At the molecular level, plants possess voltage gate channels (membranous proteins that are activated by change in electric potential and allow the exchange of ions), a vesicular trafficking apparatus (for the transport of proteins and other molecules within the cell plasma) etc, all of which are also found in animal cells. Trewavas also observed that water soluble Ca^{+2} ions were responsible for intra-cell communication, and also inducing changes in plants as a response to environmental conditions. We now know that there exist many such water-soluble (these are called cystolic) messengers in plants, as they do in animals.

Plant Roots

Darwin had pointed out that the tip of the radicle (found in the roots) is endowed with sensitivity, and also directs the movements of adjoining parts. In this, it is like the brain.

Bose elaborated on this by saying that the radicle is stimulated by friction and the chemical constitution of the surround soil. The cells undergo contraction at appropriate times, causing their liquid contents to go up. This causes the ascent of sap. Baluska et all carried these claims even further, and stated that within the root apex of the maize plant, there is a “command centre” which facilitates the long distance travel of nervous impulses, and instructs the plant to move towards positive stimuli (and away from negative stimuli). Tandon rejects the notion that such a command centre is anywhere near as complex as an animal brain.

Synapses- Neurotransmitters

Bose found the nerve cells in plants to be elongated tubes, and the dividing membrane between them to be the synapse (the gap between animal neurons where messages are transmitted between neurons). This claim has been substantiated by Barlow, who said that plant synapses share many characteristics with animal synapses. Plants also use many of the same neurotransmitters as animals like acetylcholine, glutamate and \gamma-aminobutyric acid.

Plant Memory, Learning and Intelligence

Bose claimed that plants are intelligent, have memory, and are capable of learning. Tandon makes the claim that Trewavas describes a large number of protein kinases in plant neural pathways, and hence finds their nervous system to be similar to that of animals. On skimming Trevawas’ paper however, I mostly found it to say that although there do exist protein kinases in plants, the neural systems found in plants differ from that of animals in important ways.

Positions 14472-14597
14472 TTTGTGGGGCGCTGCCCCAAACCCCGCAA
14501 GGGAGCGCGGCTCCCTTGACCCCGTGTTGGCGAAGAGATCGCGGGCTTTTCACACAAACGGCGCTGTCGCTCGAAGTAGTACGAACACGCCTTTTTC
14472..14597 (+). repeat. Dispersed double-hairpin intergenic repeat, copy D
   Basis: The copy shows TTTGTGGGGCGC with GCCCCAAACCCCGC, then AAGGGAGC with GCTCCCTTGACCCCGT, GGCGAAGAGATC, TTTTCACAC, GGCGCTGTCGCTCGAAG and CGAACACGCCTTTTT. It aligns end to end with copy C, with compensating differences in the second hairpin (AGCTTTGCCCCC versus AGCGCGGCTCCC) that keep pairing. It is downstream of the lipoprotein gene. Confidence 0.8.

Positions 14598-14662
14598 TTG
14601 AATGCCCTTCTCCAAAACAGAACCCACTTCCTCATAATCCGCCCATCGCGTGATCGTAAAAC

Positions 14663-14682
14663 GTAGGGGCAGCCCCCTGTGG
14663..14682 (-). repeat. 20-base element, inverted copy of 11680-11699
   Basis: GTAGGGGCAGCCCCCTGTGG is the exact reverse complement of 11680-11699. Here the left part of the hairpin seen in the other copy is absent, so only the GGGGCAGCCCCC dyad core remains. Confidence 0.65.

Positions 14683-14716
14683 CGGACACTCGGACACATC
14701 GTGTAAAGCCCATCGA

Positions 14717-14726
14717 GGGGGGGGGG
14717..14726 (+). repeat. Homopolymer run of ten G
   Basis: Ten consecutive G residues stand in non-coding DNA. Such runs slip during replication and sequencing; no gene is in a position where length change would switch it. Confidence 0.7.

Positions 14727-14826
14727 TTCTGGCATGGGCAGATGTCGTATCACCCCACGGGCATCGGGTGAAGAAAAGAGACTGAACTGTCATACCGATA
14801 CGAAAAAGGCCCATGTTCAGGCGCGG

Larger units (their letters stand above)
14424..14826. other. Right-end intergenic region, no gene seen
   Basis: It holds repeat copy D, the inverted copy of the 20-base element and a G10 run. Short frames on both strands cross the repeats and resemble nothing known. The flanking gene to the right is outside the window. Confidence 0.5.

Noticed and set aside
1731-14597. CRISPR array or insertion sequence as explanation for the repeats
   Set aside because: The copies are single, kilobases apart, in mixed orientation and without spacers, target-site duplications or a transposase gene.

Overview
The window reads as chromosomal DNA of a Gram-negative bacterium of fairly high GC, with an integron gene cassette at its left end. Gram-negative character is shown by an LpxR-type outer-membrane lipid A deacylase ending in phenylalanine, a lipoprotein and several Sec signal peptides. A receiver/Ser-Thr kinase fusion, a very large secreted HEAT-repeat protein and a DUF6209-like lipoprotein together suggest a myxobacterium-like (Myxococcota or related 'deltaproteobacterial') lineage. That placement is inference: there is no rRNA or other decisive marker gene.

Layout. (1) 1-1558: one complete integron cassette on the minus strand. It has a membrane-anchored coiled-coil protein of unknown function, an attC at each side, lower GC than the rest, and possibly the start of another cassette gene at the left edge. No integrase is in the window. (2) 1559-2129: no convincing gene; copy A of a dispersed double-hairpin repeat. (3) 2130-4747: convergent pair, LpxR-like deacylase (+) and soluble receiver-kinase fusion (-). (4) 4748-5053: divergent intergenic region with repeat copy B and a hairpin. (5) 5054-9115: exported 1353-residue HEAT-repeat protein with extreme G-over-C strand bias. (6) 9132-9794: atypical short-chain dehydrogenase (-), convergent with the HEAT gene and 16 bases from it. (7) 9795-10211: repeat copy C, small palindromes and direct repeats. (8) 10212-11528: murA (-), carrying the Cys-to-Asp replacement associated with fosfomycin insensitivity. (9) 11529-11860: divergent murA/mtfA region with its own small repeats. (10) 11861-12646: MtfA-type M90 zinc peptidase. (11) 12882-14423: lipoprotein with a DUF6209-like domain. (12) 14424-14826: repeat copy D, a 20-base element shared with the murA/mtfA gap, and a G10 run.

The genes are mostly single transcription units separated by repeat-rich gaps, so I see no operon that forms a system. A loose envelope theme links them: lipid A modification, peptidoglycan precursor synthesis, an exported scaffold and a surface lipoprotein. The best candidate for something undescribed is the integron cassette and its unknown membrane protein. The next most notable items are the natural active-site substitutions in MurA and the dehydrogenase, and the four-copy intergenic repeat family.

In another paper, Trewavas claims that one important difference between plant and animal nervous systems is the timescale of response- plants respond much more slowly to external stimuli. Hence, we need time scale photography to properly study the plant neural response. Also, if intelligence can be thought of as “a capacity for problem solving”, then plants show signs of intelligence as they change their architecture, physiology and phenotype in order to compete for resources, forage for food, and protect themselves against harsh elements of the environment.

Barlow substantiates these arguments, claiming that plants rapidly convert external stimuli to electrochemical signals, which cause them to change their physiology. He also claims that plants do have memory, as their decision making would involve recollection of previously stored memories. Barlow also says that roots experience four stimuli at once (touch, gravity, humidity and light), and have to decide how to obtain the optical mix of all. Hence, plants do possess the decision making aspect of intelligence.

With regard to plant intelligence, Baluska et al make the following claim:

‘Recent advances in chemical ecology reveal the astonishing communicative complexity of higher plants as exemplified by the battery of volatile substances which they produce and sense in order to share with other organisms information about their physiological state”

Gruntman and Novoplansky from Israel also claim that B. Dactyltoides are able to differentiate between themselves and other plants, and if a plant has multiple roots, each set of roots identities the other as belonging to the same plant (and hence these roots don’t compete with each other for resources). But how do plants recognize themselves and others? The authors claim that this is from the internal oscillations of hormones like auxin and cytokines. The frequency of this oscillation is unique to each plant, and can be measured externally by roots.

Conclusions

Bose claimed that

“these trees have a life like ours……they eat and grow…….face poverty, sorrows and sufferings. This poverty may……induce them to steal and rob…….they help each other, develop friendships, sacrifice their lives for their children”

The author finds that this sentiment is not yet fully supported by the scientific data collected by Bose. However, these claims may be further ratified when more experiments are done in this realm.

Bose single-handedly created the field of Plant Neurobiology. Although the establishment of this field has its opponents, even the most vocal of these opponents cannot find fault with any of Bose’s scientific claims. The author hopes that plant and animal neuroscientists communicate better with each other in the future, and find the time and resources to study this field more. Hopefully, such studies will ratify even more of Bose’s revolutionary ideas and claims.

References

  1. Jagdish Chandra Bose and Plant Neurobiology
  2. How Plants Learn